Yet many proponents of this movement did not reject representation outright. Instead they forged a productive dialogue between the two modes, incorporating references to recognizable imagery and emphasizing the artist’s own process as an alternate approach to realistic depiction.
Alternate Realities focuses on four groundbreaking painters who were active in Los Angeles or the Bay Area in the 1950s and 1960s and who deployed figuration in an otherwise abstract vocabulary. John Altoon (1925–1969), a trained illustrator, developed idiosyncratic arrangements that allude to body parts, organic objects, even a pair of striped pants, while refusing to cohere into legible narratives. His Ocean Park Series #8 (1962), named for the neighborhood in Santa Monica near where the artist lived and worked, distills traditional landscape painting into its base elements to evoke a vivid sense of place. Short, parallel strokes of yellow and brown paint convey powerful rays of sunshine, while a playful spade-like form conjures a crashing wave throwing off drips of blue paint. Along the lower margin, a green shape suggestive of a cactus stretches upward behind horizontal bands of sandy brown pigment, perhaps an allusion to a fence or a well-trodden path. By excising the connective tissue of a background, Altoon’s landscape floats free as if hovering on the surface of the canvas, hinting at visceral associations with warm sun and refreshing spray rather than depicting them outright.
Richard Diebenkorn (1922–1993) produced richly colored, nonrepresentational pictures for nearly a decade before turning to still lifes, interiors and figure studies in the mid-1950s. The artist’s long-standing fascination with color relationships is evident in an early sketchbook, now disassembled, and probably made around 1950. Several of the sheets are painted vigorously on the front and back with gouache and watercolor, creating a graphic equivalent to stained glass, with bright fields of yellow, red, orange and purple bordered by winding black lines. Bottles, painted in 1960, reveals Diebenkorn extending these principles into representational space, with the recognizable forms of a translucent glass bottle, opaque ink jar and other items perched on the tipped-up surface of a table comprised of loosely rendered planes of blue, turquoise and lavender.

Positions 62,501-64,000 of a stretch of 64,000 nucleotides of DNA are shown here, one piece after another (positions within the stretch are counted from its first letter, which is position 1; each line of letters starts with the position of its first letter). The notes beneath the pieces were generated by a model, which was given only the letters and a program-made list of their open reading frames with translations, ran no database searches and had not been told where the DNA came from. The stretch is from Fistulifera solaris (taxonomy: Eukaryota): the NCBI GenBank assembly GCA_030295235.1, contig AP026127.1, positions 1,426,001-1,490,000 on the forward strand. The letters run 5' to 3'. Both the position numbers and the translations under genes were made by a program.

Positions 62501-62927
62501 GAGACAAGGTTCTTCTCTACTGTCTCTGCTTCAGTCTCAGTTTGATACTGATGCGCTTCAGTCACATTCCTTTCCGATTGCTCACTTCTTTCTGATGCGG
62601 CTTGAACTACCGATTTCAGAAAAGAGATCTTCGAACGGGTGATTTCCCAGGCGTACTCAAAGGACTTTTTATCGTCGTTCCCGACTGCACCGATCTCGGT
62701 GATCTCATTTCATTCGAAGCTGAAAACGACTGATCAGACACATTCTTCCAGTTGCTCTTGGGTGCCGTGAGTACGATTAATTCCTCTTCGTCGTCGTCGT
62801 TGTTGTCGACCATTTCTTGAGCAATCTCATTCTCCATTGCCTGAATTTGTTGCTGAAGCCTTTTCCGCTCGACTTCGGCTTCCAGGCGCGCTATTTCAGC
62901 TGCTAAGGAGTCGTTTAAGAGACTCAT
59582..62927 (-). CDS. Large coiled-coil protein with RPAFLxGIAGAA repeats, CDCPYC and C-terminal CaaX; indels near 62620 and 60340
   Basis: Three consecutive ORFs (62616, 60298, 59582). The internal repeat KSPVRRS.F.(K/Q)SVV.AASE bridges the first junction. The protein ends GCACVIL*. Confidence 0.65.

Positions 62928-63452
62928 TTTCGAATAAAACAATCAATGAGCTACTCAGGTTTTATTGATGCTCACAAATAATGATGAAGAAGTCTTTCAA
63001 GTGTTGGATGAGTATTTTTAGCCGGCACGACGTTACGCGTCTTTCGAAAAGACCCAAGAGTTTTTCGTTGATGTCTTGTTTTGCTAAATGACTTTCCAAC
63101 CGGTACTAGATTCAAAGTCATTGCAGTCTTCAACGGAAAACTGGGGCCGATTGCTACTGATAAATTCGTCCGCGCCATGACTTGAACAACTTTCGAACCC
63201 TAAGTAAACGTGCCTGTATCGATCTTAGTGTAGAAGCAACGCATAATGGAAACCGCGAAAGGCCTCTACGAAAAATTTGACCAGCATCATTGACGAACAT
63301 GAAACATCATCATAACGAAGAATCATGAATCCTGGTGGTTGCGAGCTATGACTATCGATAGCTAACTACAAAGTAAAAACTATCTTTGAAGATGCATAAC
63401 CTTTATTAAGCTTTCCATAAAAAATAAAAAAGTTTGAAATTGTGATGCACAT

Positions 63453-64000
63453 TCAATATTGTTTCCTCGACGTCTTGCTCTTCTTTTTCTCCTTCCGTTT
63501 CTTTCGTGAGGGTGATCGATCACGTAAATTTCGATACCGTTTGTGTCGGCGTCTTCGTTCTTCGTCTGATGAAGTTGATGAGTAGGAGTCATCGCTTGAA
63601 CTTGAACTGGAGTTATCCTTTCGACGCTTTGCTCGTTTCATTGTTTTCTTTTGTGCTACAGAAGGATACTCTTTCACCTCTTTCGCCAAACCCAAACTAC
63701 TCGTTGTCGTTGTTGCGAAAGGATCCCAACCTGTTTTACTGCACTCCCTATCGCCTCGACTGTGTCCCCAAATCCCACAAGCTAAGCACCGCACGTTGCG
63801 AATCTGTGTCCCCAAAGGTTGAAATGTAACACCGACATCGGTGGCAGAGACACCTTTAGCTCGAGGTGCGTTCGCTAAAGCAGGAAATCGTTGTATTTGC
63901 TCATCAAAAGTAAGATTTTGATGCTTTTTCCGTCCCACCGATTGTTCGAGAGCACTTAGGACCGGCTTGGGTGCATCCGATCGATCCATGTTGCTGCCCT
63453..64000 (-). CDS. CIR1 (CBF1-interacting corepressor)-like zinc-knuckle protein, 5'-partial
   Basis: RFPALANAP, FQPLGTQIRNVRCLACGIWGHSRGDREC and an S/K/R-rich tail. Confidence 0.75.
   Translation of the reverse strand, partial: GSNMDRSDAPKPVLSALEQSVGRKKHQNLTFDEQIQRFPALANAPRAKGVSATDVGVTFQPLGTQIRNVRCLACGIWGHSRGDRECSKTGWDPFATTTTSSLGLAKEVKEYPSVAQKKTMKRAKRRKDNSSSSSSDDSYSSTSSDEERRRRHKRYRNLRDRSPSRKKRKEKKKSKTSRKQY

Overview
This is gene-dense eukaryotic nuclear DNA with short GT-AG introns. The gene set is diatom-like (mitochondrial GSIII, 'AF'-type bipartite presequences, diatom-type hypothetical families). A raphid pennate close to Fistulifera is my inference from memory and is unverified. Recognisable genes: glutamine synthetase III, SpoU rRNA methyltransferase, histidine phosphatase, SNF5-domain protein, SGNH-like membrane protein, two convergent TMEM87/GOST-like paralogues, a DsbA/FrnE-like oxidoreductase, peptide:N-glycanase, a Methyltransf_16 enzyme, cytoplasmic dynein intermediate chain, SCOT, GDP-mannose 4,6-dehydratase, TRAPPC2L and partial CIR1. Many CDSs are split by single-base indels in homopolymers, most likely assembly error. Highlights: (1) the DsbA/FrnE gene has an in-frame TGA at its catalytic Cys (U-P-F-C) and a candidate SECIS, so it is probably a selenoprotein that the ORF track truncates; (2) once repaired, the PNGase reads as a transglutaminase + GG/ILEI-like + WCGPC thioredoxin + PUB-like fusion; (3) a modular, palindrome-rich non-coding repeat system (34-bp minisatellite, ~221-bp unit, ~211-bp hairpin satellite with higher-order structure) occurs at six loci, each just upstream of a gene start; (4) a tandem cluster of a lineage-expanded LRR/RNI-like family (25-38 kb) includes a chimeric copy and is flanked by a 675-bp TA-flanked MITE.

Diebenkorn shared a commitment to drawing with fellow artist and art instructor Frank Lobdell (1921–2013). While both painters were teaching at the California School of Fine Arts in the mid-1960s, they honed their treatment of light and shade through a weekly practice of sketching the nude. Lobdell did not consider these figure studies to be works of art in their own right, but the activity of making them—and the open-minded method of creation that they engendered—nourished his approach to abstraction. In a series of lithographs created at the Tamarind Lithography Workshop in 1966, vaguely biomorphic shapes in black, red and yellow lean and stretch across the page, offering some sense of the ways that figurative drawing could undergird an otherwise nonrepresentational mode of depiction. To develop this suite of prints, Lobdell often reused his stones, examining an image from different points of view by reversing it, making additions or inking the design differently to consider the work anew.
This emphasis on process was also fundamental to Emerson Woelffer (1914–2003), who created compositions with torn paper and painted pictographic marks using a method he termed “abstract surrealism,” in which shapes emerge unconsciously through the act of making. In compositions like Winterscape (1955), a palette of cool greens, gray and black, bisected by calligraphic characters in black and orange, intimates the mood and atmosphere of seasonal change in Colorado, where Woelffer was then living. Yet overt subject matter seems to have been more of an afterthought to the artist. As Woelffer put it, “Paint first—think later,” suggesting that the act of interpretation generates new meanings and associations, unintended at the time of the work’s creation.
Drawn entirely from the Norton Simon Museum’s expansive holdings of postwar American art, Alternate Realities explores the ways in which Woelffer, Lobdell, Diebenkorn and Altoon challenged the notion of a pure, gestural abstraction by exploring the expressive potential of figural forms.